Uncertainty over Tata Steel Europe going concern status

  • Spanish Market: Metals
  • 30/07/21

Tata Steel UK's reliance on its Indian parent company Tata Steel Limited for financial support is causing uncertainty over Tata Steel Europe's (TSE) ability to continue as a going concern, TSE said in its annual results to March 2021.

TSE, which includes Tata Steel UK and Tata Steel Netherlands, reported a loss after tax of £793mn in its last financial year, as the Covid-19 pandemic caused demand for its products to tumble by 20pc in April-June. Its earnings before interest, taxes, depreciation and amortisation margin was minus 1pc. Tata Steel has pledged financial support to TSE above the amount the European operation expects to require in the next 12 months, but auditors PwC said: "there can be no certainty that the funds required by TSE will in fact be made available".

Tata Steel Limited's directors have said for years that the European operations need to stand on their own and be cash positive, or in the worst case cash neutral, to avoid relying on financial infusions from the parent firm, which plans to grow in the more dynamic Indian market.

TSE is separating its mainland European and UK operations, enabling them to "follow different tracks" and "separate strategic decisions" as they look to decarbonise, chief executive Henrik Adam told the Business, Energy and Industrial Strategy Committee inquiry into Liberty Steel on 22 June.

The company wrote off historical UK losses of £304mn in the latest financial year, as well as interest deductions of £735mn.

The steel market has strengthened since Tata's annual report, which was heavily impacted by the ravages of the pandemic. Spreads between hot-rolled coil (HRC) and blast furnace raw materials have reached record highs and catapulted leading producers' to strong results in the April-June quarter. The spread between Argus' daily benchmark NW EU HRC index and raw materials was $844.50/t yesterday, substantially above the historical average of close to $260/t. One year ago the spread was just $283/t. Spreads rose as high as $920/t in May.

TSE produced 9.6mn t of liquid steel in April 2020-March 2021 — 6.2mn t at Ijmuiden in the Netherlands and 3.4mn t at Port Talbot. This was down from 10.3mn t in the previous 12 months, because of the demand contraction caused by the pandemic.

Costs for the company increased by around 15pc because of Brexit, which alongside Covid-19, has resulted in major logistics and haulage challenges with demand outstripping supply. Around a quarter of UK output is destined for the EU, while some EU material also comes to the UK.

Tata has submitted plans to the Dutch government that would allow it to reduce emissions by 5mn t/yr, or around 40pc, by 2030. The plans include Project Everest, the capture of carbon from Ijmuiden, which would be stored in empty North Sea gas fields, and the usage of by-product gas to produce 100,000 t/yr of hydrogen. In the second phase of Everest, the stored carbon would be converted into suitable raw materials for the chemical industry and synthetic fuels. TSE produced 1.97 t of carbon for each tonne of crude steel during the financial year, down from 1.98 in the preceding 12 months.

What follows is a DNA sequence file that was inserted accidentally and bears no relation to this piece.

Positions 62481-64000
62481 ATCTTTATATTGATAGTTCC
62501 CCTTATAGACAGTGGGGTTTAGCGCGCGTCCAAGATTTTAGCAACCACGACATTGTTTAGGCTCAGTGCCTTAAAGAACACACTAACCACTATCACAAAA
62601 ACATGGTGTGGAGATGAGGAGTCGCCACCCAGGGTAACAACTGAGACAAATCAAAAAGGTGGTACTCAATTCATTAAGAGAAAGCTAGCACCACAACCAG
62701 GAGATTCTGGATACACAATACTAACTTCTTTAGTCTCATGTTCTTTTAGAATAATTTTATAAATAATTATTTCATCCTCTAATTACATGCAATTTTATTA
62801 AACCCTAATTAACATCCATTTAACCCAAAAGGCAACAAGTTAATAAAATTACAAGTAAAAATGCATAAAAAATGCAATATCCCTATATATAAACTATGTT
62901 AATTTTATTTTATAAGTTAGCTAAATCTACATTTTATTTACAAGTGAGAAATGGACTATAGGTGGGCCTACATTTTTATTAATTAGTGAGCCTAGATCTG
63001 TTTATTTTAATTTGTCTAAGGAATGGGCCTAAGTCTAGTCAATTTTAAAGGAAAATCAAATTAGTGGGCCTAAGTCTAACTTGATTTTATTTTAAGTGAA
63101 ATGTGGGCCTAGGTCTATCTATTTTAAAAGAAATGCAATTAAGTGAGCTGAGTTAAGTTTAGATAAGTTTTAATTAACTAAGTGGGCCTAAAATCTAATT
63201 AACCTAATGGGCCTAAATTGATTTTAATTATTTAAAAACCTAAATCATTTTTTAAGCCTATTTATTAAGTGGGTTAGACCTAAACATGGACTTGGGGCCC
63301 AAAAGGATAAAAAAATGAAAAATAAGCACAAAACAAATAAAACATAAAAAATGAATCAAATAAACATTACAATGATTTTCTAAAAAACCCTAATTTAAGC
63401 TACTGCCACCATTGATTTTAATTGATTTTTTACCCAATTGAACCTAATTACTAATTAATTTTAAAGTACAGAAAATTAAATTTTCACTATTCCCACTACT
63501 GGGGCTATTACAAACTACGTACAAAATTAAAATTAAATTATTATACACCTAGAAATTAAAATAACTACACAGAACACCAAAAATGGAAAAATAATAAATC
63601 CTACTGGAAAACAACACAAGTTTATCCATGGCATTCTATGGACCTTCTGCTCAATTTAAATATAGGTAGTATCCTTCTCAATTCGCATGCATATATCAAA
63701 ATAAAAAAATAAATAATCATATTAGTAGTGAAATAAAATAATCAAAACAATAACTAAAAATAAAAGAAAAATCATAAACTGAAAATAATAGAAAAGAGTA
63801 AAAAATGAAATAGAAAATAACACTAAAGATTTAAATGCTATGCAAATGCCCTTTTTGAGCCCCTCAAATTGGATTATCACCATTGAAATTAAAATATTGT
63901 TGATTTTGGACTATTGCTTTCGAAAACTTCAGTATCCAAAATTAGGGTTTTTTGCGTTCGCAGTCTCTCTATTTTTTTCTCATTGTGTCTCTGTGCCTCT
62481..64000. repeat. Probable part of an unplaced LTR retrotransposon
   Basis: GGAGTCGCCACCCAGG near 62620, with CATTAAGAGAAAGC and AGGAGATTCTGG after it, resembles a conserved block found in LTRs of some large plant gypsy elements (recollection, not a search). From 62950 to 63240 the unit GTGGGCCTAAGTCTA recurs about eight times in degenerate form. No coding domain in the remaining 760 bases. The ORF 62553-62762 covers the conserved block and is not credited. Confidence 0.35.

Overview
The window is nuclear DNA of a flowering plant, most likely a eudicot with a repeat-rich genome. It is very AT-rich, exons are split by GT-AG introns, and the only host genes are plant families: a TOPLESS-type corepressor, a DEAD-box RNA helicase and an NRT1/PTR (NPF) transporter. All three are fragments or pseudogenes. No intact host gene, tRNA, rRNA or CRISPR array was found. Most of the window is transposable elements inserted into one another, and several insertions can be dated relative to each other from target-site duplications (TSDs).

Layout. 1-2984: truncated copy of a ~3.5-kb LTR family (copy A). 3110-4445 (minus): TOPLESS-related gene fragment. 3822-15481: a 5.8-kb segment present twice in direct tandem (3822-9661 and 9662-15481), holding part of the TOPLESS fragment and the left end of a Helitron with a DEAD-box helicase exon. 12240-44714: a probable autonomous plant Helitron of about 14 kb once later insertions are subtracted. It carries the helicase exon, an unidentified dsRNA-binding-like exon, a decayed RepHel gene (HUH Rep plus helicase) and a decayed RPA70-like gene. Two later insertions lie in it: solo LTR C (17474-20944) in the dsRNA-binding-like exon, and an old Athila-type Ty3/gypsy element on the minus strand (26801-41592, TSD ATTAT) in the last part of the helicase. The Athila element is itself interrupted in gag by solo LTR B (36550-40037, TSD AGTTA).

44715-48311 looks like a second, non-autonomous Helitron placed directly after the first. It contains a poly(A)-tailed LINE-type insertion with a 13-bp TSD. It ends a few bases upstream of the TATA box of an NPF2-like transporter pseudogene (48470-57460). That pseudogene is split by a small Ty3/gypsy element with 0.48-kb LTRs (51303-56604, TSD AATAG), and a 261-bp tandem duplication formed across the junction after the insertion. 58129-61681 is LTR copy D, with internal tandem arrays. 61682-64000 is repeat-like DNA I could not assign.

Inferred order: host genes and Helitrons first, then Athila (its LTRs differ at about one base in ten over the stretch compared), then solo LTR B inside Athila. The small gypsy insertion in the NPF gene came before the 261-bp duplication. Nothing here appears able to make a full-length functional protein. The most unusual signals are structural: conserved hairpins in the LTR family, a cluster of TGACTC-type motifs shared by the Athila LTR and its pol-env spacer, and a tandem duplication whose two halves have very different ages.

The company remains in talks with the UK government over plans for decarbonising its Port Talbot plant. Much talk has focused on the commissioning of at least one electric arc furnace, but there is little clarity over the company's plans.


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19/04/24

India mulls using more natural gas in steel sector

India mulls using more natural gas in steel sector

Mumbai, 19 April (Argus) — India's steel ministry is considering increasing natural gas consumption in the sector as it aims to lower carbon emissions from the industry. Steelmakers held a meeting with the steel ministry earlier this month, to discuss challenges and avenues to increase gas allocation to the sector, according to a government document seen by Argus . Steel producers requested that the government set gas prices at an affordable range of $7-8/mn Btu for them, to make their gas-based plants viable, as well as for a custom duty waiver on LNG procured for captive power. India's LNG imports attract a custom duty of 2.5pc. City gas distribution firms sell gas at market-determined prices to steel companies. Representatives from the steel industry also requested for the inclusion of gas under the purview of the country's goods and service tax, and to be given higher priority in the allocation of deepwater gas, which has a higher calorific value. Deepwater gas is currently deployed mostly to city gas distribution networks. Steelmakers are currently undertaking feasibility tests for gas pipeline connectivity at various steel plants. But a gas supply transmission agreement requires a minimum five-year period for investment approval. The steel industry is heavily reliant on coal, and the sector accounts for about 8-10pc of carbon emissions in the country. A task force of gas suppliers including IOC, Gail, BPCL, Shell, and HPCL and steel producers like Tata Steel, AMNS, All India Steel Re-roller Association and the Pellet Manufacturers Association has been set up, and the team is expected to submit a report on increasing natural gas usage and lowering carbon emissions by 15 May, the government document said. This team is one of the 13 task forces approved by the steel ministry to define the country's green steel roadmap. The steel ministry aims to increase green steel exports from the country in the light of the policies under the EU's Carbon Border Adjustment Mechanism (CBAM), which will take effect on 1 January 2026. Under the CBAM, importers will need to declare the quantity of goods imported into the EU in the preceding year and their corresponding greenhouse gas emissions. The importers will then have to surrender the corresponding number of CBAM certificates. CBAM certificate prices will be calculated based on the weekly average auction price of EU Emissions Trading System allowances, expressed in €/t of CO2 emitted. This is of higher importance to Indian steelmakers as the EU was the top finished steel export destination for Indian steelmakers during the April 2022-March 2023 fiscal year with total exports of 2.34mn t, and has been the preferred choice for Indian steel exports in the current fiscal year owing to higher prices compared to other regions. Indian steelmakers have started to take steps to lower their carbon emissions by announcing collaborations with technology companies to decarbonise, and are trial injecting hydrogen in blast furnaces, and increasing the usage of natural gas in ironmaking. By Rituparna Ghosh Send comments and request more information at feedback@argusmedia.com Copyright © 2024. Argus Media group . All rights reserved.